In a time of endless sequels, reboots, and spinoffs, it’s rare to find something on television that is doing something new, but occasionally it happens. Such is the case with the new Amazon Prime series “Jury Duty,” which combines reality television, improv comedy, and social commentary.
The show follows a real person who thinks he’s participating in a documentary on jury duty, but he’s actually participating in a fake trial while surrounded by actors who are pretending to be jurors and court officials. It’s a little like “The Truman Show,” except it takes place for two weeks inside the dingy rooms of an L.A. courthouse and nearby hotel.
Although “Jury Duty” mainly works as a comedy, there are also moments of thoughtfulness and depth. This is made possible by the non-actor protagonist Ronald Gladden, a friendly average Joe. Gladden works with his fellow jury members to reach a fair verdict for a deadbeat employee. The employer has accused the employee of gross incompetence that cost millions of dollars in damages. Despite regularly facing the most ridiculous and awkward situations the show’s writers could think up, Gladden is always trusting, kind, and patient.
It is clear that both the show’s writers and the actors hope to rattle Gladden and provoke a reaction, but he successfully maintains his calm disposition. Whatever white male privilege he was supposed to exhibit simply doesn’t appear.
The same can’t be said for his foil James Marsden, who plays an exaggerated version of himself — a narcissistic B-list actor (best known for playing Cyclops in the X-Men movies) who’s auditioning for an upcoming movie while serving as an alternate juror. Time and again, Gladden defers to Marsden and hardly seems fazed by the actor’s obnoxious vanity.
In terms of its commentary on the world, it is significant that Marsden is acting while Gladden is not. Their relationship reveals the chasm between the behavior of men in real life and Hollywood’s fictional men. In truth, there are far more guys like Gladden than there are of Marsden — though Marsden deserves credit for having the humility to make fun of himself.
The other actors keep the show interesting while maintaining a sense of realism. For several hours at a time, they are forced to stay in character and improvise. Although they receive directions between their interactions with Gladden, they have to develop a full-blooded character with a background story as events happen in real-time. While all of them, including Marsden, start as a stereotype (i.e., the nerd, the naive immigrant, the straight-talking trucker, the busybody Karen, the conspiracy theorist, the privileged white woman), all of them gradually become believable human beings by the end of the trial.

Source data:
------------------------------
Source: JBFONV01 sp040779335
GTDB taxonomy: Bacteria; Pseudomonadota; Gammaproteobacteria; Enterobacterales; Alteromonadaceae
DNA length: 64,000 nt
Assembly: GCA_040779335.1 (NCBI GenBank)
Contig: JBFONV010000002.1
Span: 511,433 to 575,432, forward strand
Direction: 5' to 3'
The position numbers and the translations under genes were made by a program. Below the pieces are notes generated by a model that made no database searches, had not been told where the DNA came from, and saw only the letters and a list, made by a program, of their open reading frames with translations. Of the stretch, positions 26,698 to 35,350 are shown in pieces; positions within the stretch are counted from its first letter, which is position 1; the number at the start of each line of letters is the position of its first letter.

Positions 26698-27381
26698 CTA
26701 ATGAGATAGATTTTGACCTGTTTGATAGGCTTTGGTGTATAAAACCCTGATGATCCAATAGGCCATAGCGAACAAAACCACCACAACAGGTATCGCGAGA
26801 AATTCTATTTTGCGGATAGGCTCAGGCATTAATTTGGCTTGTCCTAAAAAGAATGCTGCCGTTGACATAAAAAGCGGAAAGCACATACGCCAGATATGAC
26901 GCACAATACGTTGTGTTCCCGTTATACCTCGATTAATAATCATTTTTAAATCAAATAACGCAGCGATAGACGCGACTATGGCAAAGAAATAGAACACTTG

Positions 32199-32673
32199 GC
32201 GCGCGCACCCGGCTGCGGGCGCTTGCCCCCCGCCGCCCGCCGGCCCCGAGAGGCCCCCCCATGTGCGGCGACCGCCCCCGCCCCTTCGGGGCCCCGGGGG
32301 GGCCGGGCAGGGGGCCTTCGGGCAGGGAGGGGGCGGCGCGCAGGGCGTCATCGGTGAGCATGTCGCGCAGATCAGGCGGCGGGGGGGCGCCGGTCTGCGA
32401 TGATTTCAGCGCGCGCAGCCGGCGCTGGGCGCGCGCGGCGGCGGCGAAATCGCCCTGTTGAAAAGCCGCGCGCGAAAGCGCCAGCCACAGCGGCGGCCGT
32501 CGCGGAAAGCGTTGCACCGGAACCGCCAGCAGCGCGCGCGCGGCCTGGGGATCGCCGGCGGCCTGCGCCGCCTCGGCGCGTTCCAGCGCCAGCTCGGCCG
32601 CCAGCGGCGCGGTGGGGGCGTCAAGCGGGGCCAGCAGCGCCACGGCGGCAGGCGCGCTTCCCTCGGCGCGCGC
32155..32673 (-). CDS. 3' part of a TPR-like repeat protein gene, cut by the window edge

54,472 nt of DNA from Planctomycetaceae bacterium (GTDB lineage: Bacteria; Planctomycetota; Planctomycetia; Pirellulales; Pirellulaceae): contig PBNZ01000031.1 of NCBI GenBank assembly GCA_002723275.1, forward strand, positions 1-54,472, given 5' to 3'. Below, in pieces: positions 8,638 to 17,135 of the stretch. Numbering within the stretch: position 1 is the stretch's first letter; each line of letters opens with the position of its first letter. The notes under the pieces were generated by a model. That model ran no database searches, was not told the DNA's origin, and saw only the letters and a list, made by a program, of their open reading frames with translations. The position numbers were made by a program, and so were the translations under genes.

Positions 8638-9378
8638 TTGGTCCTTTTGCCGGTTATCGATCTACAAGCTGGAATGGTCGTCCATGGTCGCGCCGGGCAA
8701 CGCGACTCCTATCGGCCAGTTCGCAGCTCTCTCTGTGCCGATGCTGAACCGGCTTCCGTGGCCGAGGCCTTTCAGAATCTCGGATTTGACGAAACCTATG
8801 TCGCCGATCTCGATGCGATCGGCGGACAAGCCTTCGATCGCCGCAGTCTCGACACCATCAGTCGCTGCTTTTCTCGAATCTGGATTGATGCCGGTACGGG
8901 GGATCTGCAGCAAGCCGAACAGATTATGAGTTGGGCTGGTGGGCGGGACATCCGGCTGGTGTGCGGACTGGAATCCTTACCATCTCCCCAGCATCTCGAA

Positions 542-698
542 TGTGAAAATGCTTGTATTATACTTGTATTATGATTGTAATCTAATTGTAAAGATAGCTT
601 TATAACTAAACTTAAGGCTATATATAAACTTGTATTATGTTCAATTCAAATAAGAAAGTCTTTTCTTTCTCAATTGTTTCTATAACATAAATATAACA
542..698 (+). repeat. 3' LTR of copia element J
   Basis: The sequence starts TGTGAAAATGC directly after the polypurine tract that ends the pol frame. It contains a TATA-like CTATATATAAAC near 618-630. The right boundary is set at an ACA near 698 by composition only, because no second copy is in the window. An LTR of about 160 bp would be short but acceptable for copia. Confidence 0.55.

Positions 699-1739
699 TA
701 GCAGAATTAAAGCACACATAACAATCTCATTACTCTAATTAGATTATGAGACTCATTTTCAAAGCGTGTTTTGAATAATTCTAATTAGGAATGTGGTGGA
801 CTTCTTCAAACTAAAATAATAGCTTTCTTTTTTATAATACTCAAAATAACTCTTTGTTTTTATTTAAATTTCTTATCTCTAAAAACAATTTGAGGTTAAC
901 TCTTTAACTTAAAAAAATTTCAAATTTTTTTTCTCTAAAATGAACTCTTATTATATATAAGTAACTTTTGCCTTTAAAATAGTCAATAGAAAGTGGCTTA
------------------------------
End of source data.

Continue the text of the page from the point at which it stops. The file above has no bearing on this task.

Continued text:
For this reason, the interactions they have with Gladden feel genuine, making many scenes surprisingly poignant. When the middle-aged schoolteacher Ross, played by Ross Kimball, struggles with personal problems, Gladden immediately sympathizes with him and validates his feelings. When Ken, a bemused Korean immigrant with a gambling problem played by Ron Song, loses in a made-up board game with Gladden, he insists on paying his gambling debt to Gladden, who repeatedly refuses. When it comes time to decide on the liability of the deadbeat man-child Trevor, played by Ben Seaward, Gladden rises to the occasion and carefully reasons through the many variables of the fake case.
Not only do these scenes demonstrate that Gladden is a stand-up guy, but they show a kind of civility in American life that few critics seem to notice. Writers like David Brooks will publish long manifestos describing “How America Got Mean,” but this is not true of most Americans. Even with eccentric misfits flouting social conventions at every turn, most Americans’ first instinct is to find common ground and work together.
That said, it would be a stretch to claim Gladden is some kind of ideal man fit for sainthood. Sure, he may be nice and trusting. At 30 years old, however, it would be better to find him married with kids and more involved in his community, not playing Mario Kart each night while being sequestered for jury duty. He even hints at this in the last episode, as he reflects that this experience has made him want to help others more and be less selfish.
Outside the dramatic comedy of the jury members, the show is fairly positive regarding its take on the judicial system. Rules are followed, officials act professionally, and rights are observed. At least for people who aren’t reviled former presidents, the legal process is mostly fair, and participants are doing their best. Far from confirming the audience’s cynicism about today’s courts, the show offers reasons to hope justice will be served.
Overall, “Jury Duty” is great entertainment and a fascinating study of human nature. Although it would be difficult to keep up the illusion and novelty with future seasons, there’s no reason the show’s creators shouldn’t try. Sometimes, particularly with this first season, combining fact with fiction can lead to the best of both worlds.